The concept of integrated marketing emerged in the 1990s as a new discipline in the advertising industry, quickly becoming an essential element of most brand management operations. A pure integrated marketing strategy begins by considering the brand's marketing objectives along with the mind-set, lifestyle and habits of the target audience. Only then is a communications solution, such as a TV campaign, a print ad or a promotion, developed.
The integrated marketing model's most important legacy has been putting advertising and marketing messages into appropriate context and unifying those messages in a clear, consistent communications strategy. Another legacy of the rise of integrated marketing was the emergence in the 1990s of the position of chief marketing officer, an executive at a corporation charged with orchestrating a coherent marketing program through diverse channels.
Also referred to as integrated marketing communications, the discipline was originally defined as the process of unifying the themes of a brand marketing program so that advertising, sales promotion, direct response, direct and database marketing and public relations had a consistent look and feel. The goal of basic integrated marketing was to leverage an organization's investment in a brand campaign across all communications channels to increase impact while improving efficiency and effectiveness.
The forces driving the creation of integrated marketing were diverse. As far back as the 1970s, major agencies began developing or acquiring related services such as public relations and sales promotion. Another factor was the recognition in the late 1980s of a shift in the balance of spending on brands. Spending was moving away from traditional print and TV advertising in favor of promotion, point-of-purchase efforts, couponing, direct marketing, sponsorships and local grassroots events, to the consternation of many advertising agencies whose main operations were creating TV and print ads.
By 1990, major advertisers, including Procter & Gamble Co., had acknowledged that traditional budget allocations had been reversed; instead of 60% for advertising and 40% for promotion, 60% was now being spent on overall promotion practices and 40% was going toward print and TV advertising.
At the same time, academics began to point out the benefits of coordinating all marketing and advertising messages under a unifying theme to achieve greater impact. Such practices would improve efficiency and effectiveness and make better use of corporations' investments in brand images. Universities with advertising departments began offering graduate degrees in integrated marketing communications in the mid-1990s; awards programs were developed to recognize leaders in the field; and advertisers began to embrace the concept.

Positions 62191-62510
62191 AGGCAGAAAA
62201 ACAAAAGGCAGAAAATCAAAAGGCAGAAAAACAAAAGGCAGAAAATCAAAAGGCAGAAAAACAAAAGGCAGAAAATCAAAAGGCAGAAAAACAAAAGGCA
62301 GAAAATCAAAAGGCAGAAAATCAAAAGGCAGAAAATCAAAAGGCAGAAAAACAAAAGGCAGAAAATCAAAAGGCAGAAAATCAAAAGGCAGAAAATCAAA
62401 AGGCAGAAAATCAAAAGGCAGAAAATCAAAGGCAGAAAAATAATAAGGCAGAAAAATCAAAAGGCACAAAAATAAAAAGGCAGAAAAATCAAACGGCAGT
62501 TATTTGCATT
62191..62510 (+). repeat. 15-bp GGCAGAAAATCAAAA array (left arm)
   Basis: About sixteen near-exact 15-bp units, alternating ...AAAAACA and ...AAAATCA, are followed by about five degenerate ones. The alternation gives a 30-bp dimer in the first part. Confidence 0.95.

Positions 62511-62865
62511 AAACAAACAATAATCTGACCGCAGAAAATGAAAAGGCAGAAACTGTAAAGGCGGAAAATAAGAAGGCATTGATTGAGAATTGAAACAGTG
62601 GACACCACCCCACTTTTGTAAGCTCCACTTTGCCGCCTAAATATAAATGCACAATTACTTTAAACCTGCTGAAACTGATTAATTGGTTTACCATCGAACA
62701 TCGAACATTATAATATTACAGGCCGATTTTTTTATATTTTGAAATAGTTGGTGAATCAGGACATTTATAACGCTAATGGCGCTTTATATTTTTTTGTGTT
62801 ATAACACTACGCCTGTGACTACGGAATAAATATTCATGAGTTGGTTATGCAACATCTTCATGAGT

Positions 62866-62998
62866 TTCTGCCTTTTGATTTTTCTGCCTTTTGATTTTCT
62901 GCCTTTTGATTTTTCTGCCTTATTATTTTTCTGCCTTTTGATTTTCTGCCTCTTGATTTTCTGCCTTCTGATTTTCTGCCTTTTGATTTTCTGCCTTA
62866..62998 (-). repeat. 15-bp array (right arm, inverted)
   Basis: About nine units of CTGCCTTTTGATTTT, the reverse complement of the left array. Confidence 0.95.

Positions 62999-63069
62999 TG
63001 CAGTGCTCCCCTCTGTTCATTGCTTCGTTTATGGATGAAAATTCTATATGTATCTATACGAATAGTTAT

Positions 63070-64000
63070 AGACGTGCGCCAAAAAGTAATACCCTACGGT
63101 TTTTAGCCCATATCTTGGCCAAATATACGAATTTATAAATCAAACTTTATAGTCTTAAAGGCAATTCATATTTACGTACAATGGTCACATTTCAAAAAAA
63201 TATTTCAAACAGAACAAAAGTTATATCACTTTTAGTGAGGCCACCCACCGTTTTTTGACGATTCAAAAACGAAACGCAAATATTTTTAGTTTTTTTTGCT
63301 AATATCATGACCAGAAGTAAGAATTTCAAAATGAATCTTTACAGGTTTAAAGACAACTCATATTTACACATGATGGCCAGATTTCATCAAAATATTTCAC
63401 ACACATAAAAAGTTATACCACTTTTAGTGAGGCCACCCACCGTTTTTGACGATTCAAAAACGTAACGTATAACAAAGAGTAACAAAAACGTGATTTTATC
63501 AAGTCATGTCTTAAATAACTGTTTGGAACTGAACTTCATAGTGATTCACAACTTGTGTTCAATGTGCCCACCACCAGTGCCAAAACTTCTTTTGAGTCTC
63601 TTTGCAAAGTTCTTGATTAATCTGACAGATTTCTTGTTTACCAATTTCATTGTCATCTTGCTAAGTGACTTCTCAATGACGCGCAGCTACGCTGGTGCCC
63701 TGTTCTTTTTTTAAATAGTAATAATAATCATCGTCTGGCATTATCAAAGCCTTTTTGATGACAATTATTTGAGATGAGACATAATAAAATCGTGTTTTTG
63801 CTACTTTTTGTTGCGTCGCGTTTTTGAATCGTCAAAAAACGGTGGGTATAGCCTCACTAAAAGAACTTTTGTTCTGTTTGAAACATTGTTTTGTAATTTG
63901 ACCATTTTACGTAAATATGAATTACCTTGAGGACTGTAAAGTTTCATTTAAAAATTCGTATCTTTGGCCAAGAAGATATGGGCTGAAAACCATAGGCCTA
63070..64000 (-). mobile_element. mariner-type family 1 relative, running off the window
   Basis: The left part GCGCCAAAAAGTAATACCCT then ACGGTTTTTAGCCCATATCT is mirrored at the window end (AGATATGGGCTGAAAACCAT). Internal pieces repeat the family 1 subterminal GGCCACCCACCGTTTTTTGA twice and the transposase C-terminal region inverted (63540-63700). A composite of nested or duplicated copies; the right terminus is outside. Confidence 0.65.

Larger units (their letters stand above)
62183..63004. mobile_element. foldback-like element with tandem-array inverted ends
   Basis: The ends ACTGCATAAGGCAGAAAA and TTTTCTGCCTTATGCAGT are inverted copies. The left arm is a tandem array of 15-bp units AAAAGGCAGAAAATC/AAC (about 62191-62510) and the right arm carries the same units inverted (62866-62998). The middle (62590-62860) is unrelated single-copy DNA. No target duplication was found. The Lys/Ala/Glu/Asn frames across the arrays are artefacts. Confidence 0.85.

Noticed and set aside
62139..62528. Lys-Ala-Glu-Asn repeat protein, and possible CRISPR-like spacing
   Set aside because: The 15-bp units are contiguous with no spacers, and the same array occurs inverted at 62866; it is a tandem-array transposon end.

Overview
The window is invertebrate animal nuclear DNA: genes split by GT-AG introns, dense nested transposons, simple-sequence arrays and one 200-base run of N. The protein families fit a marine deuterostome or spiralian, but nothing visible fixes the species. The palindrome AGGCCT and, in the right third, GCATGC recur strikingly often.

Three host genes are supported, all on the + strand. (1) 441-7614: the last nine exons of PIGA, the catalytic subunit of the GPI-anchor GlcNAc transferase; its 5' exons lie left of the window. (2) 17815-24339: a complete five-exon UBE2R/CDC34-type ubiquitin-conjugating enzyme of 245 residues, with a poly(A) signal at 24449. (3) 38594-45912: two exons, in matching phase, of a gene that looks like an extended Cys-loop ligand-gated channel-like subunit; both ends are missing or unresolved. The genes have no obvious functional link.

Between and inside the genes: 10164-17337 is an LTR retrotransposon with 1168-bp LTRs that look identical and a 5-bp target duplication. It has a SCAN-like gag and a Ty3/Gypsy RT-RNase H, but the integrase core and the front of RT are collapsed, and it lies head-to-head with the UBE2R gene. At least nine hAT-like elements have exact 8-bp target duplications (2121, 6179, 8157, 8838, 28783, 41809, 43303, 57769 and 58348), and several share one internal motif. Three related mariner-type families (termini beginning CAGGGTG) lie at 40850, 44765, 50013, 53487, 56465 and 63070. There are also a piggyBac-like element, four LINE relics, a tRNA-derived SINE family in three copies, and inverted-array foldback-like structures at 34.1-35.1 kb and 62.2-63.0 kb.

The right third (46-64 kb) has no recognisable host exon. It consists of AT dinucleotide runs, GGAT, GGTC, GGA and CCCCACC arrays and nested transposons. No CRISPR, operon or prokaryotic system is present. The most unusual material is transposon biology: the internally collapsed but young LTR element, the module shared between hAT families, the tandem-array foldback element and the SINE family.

Another major force behind the integrated marketing movement was the growing restlessness of agencies involved in creating materials traditionally considered below-the-line marketing, such as promotions, direct mail and public relations. As consumers' lifestyles and leisure habits began to change in the 1980s and network TV ratings began to fall, media channels splintered.
By 1990, it had become apparent that non-advertising programs were generally far less expensive than network TV commercials to produce and support, and in many cases they were extremely effective. The agencies creating these non-advertising campaigns began to promote the results of lower-cost efforts, getting the attention of advertisers. For the first time, promotion agencies were being invited alongside advertising agencies to pitch ideas for new product introductions and marketing campaigns.
Soon, agencies that had been limited to handling only "below the line" marketing duties such as promotions seized the opportunity to pitch themselves as full-service providers of integrated marketing and advertising solutions. Frankel & Co., a longtime Chicago-based promotions agency, used integrated marketing to catapult itself out of the below-the-line category for clients such as McDonald's Corp. and Visa USA, for the first time creating TV advertising in addition to its usual sweepstakes and in-store promotions.
At the same time, big agencies saw the arrival of integrated marketing as a wake-up call to reorganize. Many agencies had acquired subsidiaries during the 1980s and early 1990s; consequently, they had several divisions that handled direct marketing and promotion, but these were in different locations and under different management. A number of agencies chose to reorganize their operations under a single umbrella. Others established integrated marketing specialties within the traditional agency structure.
In the late 1990s, integrated marketing underwent another evolution, as the principles of customer relationship management seeped into the industry. The CRM revolution underscored the need to create relationships with customers through one-to-one marketing. By the close of the century, integrated marketing had come to recognize diverse communication channels; it took the context of those communications into account, and it sought opportunities to establish ongoing relationships with consumers.